11. <t> is most often pronounced /t/ or /t̪/, but occasionally at the ends of words it can become softened to /θ/. It is also pronounced /ʃ/ (see below)
  12. <u> is typically pronounced /ʊ/ in stressed syllables and /u/ in unstressed syllables, however this can often vary and the two are sometimes analysed as existing in free variation. It is also pronounced as /w/ in diphthongs.
  13. <x> is pronounced as /ks/ intervocalically, and as /s/ elsewhere. There is a growing tendency to pronounce intervocalic <x> as a geminated /s/, probably from Italian influence.

There are also many sequences of letters that have perhaps unexpected pronunciations:

  • <di> + any vowel = /ʒ/, <dì> anywhere.
  • <de> (unstressed) + <a, o> = /ʒ/, <dè> anywhere.
  • <ndi> + any vowel = /ⁿd͡ʒ/
  • <nde> + <a,o> = /ⁿd͡ʒ/
  • <si>/<ti> + any vowel = /ʃ/.
  • <se>/<te> (unstressed) + <a, o> = /ʃ/.
  • <li> <ly> <le> <gi> <gy> <ge> are often reduced to simply /j/ in unstressed syllables.
  • <cî>/<tî> + any vowel = often /ç/, especially among younger speakers.
  • Final <t> and <d> sometimes are softened to /θ/ after vowels - particularly in informal or dialectal speech.
  • <mb> and <nd> are pronounced as long nasals rather than clusters or prenasalised stops. Sometimes there is a more forceful, stop-like release, but this is minimal.
  • Coda <n> before voiceless consonants is often deleted.
  • <tc> + high vowel = /t͡ʃ/, <tç> anywhere
  • <zc> + high vowel = /ʒ/, <zç> anywhere

Rhodian also has a system of velarisation, where liquids that are next to historic /g/ sounds are velarised. For example, the word gregalis (common, usual) is pronounced /ɾɣɛ.ˈjajs/. This applies to <r>, but also <l>, <m> and <n>. It is worth noting that among younger speakers this velarisation is disappearing and the consonants are pronounced plain.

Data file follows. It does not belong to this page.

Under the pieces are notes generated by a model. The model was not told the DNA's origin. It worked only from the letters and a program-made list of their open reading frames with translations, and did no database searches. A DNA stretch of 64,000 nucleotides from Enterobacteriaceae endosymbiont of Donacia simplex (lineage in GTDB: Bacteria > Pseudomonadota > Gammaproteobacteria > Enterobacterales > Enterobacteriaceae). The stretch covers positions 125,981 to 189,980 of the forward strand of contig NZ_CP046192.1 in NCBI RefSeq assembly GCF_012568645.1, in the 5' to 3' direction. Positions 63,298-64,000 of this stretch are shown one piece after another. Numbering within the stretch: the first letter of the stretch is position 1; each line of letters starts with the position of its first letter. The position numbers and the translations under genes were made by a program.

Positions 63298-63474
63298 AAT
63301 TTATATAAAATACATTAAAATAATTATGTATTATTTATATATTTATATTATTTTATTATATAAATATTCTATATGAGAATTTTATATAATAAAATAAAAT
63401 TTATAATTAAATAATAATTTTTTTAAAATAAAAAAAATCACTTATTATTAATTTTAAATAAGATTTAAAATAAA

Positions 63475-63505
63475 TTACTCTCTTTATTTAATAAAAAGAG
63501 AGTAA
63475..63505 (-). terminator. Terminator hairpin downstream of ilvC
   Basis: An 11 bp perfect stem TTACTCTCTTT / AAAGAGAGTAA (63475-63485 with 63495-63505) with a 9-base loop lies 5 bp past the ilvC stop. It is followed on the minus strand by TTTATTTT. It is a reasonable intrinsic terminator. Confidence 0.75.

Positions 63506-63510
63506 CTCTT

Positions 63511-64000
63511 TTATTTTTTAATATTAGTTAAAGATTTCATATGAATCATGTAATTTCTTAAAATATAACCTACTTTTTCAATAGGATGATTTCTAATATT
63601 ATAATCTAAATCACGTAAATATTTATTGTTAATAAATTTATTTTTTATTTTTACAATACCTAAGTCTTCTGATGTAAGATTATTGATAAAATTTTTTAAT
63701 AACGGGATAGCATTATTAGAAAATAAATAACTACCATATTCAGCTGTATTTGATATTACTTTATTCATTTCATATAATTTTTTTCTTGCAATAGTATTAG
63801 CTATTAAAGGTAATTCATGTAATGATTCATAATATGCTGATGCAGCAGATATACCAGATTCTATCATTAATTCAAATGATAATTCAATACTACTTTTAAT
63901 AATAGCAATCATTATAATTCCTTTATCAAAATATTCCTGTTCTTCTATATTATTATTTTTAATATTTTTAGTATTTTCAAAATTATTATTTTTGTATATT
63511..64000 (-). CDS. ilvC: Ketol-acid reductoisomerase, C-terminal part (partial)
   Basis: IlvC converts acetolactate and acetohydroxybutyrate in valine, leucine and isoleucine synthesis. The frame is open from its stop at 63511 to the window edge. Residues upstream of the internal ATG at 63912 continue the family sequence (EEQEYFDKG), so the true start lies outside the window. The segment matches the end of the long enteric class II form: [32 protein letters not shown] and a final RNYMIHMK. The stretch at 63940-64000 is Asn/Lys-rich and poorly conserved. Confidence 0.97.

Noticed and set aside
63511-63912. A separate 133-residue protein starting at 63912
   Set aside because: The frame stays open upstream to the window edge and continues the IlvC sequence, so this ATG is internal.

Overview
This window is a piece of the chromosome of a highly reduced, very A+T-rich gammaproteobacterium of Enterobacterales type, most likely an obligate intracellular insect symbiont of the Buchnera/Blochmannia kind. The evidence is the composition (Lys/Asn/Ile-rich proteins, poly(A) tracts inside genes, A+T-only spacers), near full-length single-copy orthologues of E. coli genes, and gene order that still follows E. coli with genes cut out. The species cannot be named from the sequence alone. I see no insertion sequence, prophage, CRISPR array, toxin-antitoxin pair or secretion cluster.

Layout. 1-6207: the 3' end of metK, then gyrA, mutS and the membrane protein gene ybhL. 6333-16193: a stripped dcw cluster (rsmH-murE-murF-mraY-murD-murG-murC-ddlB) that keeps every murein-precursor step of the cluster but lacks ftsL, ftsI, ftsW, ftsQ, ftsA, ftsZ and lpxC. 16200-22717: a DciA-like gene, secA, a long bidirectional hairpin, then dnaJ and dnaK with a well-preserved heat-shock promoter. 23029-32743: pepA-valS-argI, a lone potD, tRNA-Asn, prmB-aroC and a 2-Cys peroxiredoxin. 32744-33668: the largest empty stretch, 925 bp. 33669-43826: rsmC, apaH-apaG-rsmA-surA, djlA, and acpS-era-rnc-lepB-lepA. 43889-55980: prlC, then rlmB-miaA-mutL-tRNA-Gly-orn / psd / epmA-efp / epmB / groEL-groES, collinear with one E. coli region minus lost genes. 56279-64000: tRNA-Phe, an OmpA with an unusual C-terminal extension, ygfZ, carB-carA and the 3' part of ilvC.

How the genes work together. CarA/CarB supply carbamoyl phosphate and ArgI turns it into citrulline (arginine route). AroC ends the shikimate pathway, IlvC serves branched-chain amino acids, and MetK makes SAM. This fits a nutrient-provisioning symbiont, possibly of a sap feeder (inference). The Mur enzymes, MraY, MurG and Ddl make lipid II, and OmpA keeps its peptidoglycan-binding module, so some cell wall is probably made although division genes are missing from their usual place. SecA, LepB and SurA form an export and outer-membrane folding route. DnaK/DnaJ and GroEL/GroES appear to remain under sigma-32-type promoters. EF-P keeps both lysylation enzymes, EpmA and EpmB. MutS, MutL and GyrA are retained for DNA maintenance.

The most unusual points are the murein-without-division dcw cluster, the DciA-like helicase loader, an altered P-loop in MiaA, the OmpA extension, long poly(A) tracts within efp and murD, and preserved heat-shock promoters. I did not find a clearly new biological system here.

Declensions, Gender and Cases[]

Nouns in Rhodian are divided into two genders, Masculine and Feminine. Within these genders, there are six declension patterns that determine how nouns change when they decline into each of Rhodian's five cases, which it retained from Latin - thanks in part to the Greek influence upon the language. A noun's declension is independent of its gender, and while there are some declensions that have a particular gender associated with them (1st declension feminine nouns, 2nd and 3rd declension masculine nouns) there are many exceptions to that rule. Furthermore, there are a small subset of noun endings that do not correspond to these declensions, as they are common derivational suffixes that diverged slightly, the most common example being -siu (from Latin -tiō, related to English/French -tion, Spanish -ción, Portuguese -ção, etc).

(A/N: I would highly recommend expanding the page view and hiding the sidebar so as not to be bamboozled by the formatting of these tables)

Singular i iia iib iiia iiib iv v vi Plural i iia iib iiia iiib iv v vi
nom -a -u -u -on -es / -is / -e ~ ~ nom -e -y -a -y -a -es -e / -a / -es -(e)s
acc -au -on -eu ~ / -a acc -as -os -os -as
gen -e -ie -ou -es -(o)s -a gen -aru -oru -on -u -on -e
dat -e -o -y -e -u dat -y -oìs -ivu -ase
loc-voc -a -e* -u -e -o -e ~ -îe loc-voc -e -y -a -oi -a -e -ac

NB: ~ refers to a very variable ending. | * the -e ending can also be -y if the nominative form of the noun ends in -iu

Rhodian has a case called the Locative-Vocative, which was formed from the merger of the Latin ablative and vocative cases. It is used as a vocative and also to mark the objects of many prepositions of location. It is also sometimes called the Prepositional-Vocative, and while being technically more accurate, it has less of a ring to it, so that name is less frequently used.

There are also many verbs in Rhodian that assign cases other than the Nominative and Accusative to their subjects and direct objects respectively, a phenomenon known as quirky subject.